South Korean e-commerce giant Coupang jumps 84% in public trading debut after raising $4.6 billion in IPO

coupang

Coupang’s stock jumped as much as 84% on Thursday in the South Korean e-commerce giant’s public trading debut. Shares began trading at an intraday high of $63.98 before paring gains.

In its IPO on Wednesday, Coupang priced 130 million shares at $35 each, above the marketed range of $32-$34. The company, along with a group of existing shareholders that includes SoftBank, raised $4.6 billion in the enlarged offering.

“This is one of the largest, if not this is certainly the largest capital raised by a tech company out of Korea,” Coupang CEO Bom Kim told Insider in an interview shortly before shares began trading. “And what it means is now we have the ability to continue to make really, really big investments.”

Kim also said that the company has no plans to enter the US market or expand outside of Korea.

Coupang’s IPO is the largest on a US exchange since Uber raised $8.1 billion in 2019.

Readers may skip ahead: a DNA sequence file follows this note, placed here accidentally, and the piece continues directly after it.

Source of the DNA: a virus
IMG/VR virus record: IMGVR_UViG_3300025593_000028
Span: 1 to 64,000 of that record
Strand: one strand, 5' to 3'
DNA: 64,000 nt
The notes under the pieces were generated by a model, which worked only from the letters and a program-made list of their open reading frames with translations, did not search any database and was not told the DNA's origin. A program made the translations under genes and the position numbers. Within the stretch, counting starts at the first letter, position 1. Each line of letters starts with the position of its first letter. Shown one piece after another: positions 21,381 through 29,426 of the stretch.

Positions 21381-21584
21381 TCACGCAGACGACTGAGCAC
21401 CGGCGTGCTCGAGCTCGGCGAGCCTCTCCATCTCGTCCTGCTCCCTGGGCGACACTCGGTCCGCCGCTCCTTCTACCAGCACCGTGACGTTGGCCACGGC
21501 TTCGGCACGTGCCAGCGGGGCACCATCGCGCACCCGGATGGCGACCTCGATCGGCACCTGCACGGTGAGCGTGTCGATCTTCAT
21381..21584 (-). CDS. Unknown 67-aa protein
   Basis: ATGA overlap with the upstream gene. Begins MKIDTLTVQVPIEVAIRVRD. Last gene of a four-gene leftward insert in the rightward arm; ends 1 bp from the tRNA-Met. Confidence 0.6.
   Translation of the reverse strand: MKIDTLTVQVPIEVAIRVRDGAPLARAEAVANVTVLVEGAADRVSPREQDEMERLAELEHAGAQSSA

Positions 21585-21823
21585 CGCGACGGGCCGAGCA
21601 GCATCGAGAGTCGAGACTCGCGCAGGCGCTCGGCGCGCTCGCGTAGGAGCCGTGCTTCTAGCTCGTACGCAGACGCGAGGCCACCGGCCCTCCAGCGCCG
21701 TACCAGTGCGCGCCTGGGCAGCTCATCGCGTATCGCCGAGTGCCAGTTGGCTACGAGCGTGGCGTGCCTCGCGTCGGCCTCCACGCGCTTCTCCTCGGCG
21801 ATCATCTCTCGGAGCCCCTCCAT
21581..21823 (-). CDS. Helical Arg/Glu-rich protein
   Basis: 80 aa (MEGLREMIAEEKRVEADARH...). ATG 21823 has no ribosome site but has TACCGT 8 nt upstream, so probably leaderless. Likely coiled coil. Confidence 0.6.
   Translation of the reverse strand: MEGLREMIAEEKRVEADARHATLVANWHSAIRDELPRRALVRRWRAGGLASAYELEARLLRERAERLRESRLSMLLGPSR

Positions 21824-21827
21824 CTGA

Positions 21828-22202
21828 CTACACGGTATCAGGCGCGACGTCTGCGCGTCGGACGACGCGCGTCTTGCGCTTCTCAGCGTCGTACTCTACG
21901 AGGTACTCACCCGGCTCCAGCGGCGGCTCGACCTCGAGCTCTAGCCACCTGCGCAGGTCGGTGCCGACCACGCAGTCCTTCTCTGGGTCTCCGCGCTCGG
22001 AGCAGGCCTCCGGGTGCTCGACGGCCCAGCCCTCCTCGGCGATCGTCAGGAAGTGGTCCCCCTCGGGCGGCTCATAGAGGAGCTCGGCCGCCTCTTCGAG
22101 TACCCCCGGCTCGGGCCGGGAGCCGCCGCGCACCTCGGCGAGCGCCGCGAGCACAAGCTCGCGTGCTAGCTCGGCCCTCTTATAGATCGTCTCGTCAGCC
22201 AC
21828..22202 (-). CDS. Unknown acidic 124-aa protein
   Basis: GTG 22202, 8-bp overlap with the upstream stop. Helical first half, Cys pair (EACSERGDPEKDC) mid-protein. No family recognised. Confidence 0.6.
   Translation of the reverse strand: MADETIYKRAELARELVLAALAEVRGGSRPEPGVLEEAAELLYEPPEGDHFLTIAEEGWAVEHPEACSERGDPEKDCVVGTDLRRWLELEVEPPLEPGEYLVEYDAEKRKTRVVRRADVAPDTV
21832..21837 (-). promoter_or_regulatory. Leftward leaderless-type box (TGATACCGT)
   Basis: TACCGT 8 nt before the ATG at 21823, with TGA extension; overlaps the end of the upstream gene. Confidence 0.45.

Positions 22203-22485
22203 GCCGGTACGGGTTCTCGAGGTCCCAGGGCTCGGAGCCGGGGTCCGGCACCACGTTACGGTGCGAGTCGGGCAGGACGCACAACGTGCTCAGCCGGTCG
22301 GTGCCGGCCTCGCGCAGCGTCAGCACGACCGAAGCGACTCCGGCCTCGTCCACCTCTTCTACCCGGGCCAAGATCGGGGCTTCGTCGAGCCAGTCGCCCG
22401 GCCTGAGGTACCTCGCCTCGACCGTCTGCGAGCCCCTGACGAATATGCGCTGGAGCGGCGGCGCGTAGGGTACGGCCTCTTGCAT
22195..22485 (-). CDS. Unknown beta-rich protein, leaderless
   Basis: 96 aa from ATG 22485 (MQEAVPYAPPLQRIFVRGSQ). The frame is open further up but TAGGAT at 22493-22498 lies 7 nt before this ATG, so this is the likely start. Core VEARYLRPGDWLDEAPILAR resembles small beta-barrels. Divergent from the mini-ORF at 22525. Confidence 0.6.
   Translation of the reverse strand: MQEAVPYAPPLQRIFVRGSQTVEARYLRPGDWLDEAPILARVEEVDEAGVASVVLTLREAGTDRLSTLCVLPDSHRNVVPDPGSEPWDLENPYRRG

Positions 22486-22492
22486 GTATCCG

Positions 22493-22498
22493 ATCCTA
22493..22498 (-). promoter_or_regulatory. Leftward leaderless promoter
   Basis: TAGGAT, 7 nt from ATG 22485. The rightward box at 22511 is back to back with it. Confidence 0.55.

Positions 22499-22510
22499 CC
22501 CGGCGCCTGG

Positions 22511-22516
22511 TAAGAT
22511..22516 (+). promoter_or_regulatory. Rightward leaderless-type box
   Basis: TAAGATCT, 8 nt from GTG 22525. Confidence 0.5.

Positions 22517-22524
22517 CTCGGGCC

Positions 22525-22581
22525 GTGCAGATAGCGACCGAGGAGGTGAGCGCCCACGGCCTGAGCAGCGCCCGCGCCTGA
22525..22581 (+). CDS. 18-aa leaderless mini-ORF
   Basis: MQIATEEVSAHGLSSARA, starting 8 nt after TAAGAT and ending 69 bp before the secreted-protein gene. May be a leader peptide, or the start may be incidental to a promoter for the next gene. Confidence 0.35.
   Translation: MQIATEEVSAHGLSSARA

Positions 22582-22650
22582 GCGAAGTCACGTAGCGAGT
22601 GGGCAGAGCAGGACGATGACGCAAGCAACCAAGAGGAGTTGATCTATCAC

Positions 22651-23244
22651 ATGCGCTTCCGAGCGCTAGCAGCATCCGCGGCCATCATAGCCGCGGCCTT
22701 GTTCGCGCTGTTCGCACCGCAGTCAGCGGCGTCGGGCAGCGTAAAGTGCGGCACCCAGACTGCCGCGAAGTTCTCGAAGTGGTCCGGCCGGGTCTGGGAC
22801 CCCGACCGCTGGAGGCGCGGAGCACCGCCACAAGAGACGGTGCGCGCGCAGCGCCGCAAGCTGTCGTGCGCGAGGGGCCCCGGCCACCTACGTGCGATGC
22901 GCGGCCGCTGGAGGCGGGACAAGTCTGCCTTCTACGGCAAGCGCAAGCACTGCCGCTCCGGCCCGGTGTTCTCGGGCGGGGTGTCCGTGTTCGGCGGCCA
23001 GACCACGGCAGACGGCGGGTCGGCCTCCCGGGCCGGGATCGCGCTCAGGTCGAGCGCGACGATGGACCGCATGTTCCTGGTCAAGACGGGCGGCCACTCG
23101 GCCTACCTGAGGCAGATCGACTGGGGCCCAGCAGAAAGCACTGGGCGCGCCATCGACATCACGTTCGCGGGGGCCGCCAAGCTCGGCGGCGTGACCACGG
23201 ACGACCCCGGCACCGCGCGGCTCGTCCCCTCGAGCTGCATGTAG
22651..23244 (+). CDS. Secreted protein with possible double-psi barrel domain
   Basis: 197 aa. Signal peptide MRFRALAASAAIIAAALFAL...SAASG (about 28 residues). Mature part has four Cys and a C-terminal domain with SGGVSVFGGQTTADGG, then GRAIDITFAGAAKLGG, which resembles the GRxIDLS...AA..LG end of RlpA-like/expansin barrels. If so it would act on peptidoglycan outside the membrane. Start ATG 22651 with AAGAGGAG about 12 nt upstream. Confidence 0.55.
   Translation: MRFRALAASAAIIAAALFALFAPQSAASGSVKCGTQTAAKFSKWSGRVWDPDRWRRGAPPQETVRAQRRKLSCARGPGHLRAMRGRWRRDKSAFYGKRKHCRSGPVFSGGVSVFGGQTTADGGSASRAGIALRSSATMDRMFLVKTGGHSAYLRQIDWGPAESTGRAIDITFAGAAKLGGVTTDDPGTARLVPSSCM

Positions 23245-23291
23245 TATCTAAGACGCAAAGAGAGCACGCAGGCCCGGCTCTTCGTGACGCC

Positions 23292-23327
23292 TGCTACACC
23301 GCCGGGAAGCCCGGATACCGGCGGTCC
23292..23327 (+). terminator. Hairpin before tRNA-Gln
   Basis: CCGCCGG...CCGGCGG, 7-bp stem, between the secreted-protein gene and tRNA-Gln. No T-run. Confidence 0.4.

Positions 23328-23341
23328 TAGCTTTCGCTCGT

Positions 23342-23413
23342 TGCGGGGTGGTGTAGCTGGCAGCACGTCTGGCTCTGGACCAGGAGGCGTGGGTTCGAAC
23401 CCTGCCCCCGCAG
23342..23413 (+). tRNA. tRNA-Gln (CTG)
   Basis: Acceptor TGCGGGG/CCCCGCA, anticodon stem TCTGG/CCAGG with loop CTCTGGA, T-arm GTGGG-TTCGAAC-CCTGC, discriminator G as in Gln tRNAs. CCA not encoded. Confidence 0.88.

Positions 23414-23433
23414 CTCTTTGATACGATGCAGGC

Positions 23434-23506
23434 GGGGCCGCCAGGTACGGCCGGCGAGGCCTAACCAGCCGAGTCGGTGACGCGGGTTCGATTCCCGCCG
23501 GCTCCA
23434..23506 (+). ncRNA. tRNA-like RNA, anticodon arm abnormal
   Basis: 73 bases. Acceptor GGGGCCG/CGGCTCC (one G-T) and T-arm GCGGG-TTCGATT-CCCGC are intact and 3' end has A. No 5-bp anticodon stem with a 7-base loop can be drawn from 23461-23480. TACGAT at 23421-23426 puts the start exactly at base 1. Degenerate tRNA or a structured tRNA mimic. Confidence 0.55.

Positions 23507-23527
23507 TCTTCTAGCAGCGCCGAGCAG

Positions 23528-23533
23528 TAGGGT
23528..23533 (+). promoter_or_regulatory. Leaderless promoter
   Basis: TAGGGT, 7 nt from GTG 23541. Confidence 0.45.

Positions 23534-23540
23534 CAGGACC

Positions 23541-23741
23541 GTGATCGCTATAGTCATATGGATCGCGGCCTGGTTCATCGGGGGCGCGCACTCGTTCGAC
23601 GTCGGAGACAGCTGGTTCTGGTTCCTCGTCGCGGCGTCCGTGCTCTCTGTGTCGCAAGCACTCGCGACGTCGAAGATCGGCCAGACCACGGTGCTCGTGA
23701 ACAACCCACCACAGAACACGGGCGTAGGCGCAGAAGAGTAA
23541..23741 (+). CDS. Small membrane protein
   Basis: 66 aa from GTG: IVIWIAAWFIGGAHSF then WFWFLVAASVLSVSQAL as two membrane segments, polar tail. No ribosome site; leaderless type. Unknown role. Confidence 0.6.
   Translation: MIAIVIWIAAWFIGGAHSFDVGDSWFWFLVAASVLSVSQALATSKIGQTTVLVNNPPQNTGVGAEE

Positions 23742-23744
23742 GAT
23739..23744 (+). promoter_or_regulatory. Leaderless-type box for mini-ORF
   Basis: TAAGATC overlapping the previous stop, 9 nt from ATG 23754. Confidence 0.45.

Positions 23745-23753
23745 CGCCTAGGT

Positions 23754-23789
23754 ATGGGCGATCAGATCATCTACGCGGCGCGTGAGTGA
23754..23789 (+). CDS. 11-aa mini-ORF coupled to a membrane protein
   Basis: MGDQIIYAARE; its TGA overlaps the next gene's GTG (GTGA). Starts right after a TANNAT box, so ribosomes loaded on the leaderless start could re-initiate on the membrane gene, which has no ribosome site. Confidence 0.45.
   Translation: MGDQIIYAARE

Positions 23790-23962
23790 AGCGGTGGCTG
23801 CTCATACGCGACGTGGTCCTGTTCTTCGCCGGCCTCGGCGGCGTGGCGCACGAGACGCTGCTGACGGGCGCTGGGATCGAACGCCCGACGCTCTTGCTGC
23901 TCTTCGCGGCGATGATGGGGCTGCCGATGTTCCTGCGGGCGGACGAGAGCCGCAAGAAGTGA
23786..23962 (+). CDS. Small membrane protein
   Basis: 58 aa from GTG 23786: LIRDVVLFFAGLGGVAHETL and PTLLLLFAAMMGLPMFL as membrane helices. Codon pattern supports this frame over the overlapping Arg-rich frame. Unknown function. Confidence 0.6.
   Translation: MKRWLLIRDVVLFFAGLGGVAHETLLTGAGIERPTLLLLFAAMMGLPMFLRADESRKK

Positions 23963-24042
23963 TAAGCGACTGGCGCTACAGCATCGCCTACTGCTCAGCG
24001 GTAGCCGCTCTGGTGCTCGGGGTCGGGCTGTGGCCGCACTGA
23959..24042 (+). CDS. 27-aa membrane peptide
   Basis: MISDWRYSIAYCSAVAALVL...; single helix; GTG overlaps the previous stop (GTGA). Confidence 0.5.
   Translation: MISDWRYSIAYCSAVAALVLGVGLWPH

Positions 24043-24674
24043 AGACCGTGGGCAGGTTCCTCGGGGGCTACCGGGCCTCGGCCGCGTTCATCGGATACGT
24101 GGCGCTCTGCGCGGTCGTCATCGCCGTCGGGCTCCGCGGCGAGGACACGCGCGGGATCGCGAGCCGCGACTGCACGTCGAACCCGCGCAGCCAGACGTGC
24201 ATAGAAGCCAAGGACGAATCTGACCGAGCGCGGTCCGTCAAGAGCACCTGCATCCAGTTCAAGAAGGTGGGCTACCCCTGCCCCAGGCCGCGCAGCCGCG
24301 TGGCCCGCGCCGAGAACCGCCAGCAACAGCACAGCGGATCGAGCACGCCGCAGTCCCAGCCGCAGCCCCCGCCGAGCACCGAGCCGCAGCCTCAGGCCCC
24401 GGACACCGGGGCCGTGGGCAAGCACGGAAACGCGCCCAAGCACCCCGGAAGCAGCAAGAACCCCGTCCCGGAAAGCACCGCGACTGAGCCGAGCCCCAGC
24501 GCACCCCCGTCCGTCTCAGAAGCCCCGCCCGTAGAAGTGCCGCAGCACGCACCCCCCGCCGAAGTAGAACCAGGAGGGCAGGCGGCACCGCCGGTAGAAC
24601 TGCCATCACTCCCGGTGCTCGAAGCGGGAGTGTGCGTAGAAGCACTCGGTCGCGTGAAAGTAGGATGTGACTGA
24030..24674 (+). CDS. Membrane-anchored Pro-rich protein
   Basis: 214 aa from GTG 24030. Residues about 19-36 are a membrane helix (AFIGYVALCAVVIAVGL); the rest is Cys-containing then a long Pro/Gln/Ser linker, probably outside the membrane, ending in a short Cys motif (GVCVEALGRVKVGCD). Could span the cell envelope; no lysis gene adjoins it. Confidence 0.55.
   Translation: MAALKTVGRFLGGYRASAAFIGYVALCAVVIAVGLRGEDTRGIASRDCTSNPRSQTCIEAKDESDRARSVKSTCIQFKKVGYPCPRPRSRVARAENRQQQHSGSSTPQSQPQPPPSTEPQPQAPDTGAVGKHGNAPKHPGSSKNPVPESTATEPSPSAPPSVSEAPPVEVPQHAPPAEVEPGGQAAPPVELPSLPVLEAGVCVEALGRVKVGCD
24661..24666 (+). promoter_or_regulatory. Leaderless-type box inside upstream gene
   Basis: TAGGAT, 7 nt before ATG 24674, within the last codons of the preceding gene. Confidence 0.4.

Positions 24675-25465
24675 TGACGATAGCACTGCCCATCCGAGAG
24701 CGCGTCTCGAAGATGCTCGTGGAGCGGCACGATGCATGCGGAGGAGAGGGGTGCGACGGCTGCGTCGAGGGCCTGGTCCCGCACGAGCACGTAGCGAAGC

Coupang and its existing shareholders planned to sell 120 million shares at a lower price range of $27-$30 ebut had to increase the volume and price of the offering, signaling strong demand from investors.

SoftBank first invested $1 billion in Coupang back in 2015 when the firm was just a startup valued at about $5 billion. Then, in November 2018, SoftBank’s Vision Fund invested another $2 billion in the company in a deal that valued Coupang at $9 billion.

The purchases made SoftBank Group Coupang’s largest shareholder. The Japanese conglomerate now owns 35% of the firm.

Coupang was founded in 2010 by Harvard dropout Bom Kim and has quickly become South Korea’s dominant e-commerce player, sometimes referred to as the “Amazon of South Korea.”

Coupang turned in revenues of $11.97 billion in 2020, a 90.7% increase from 2019. Still, net losses continue to be an issue. Coupang lost $474.9 million in 2020 according to its S-1 prospectus filing.

Some of the losses are due to Coupang’s aggressive expansion in delivery and logistics operations. The company put 70% of South Korea’s population within a seven-mile radius of its distribution centers after a costly buildout.

In an interview with CNBC on Thursday, Coupang’s CEO Bom Kim said investors have been “aligned and unwavering” in supporting his company’s “long-term strategy to build real value for customers.”

Read the original article on Business Insider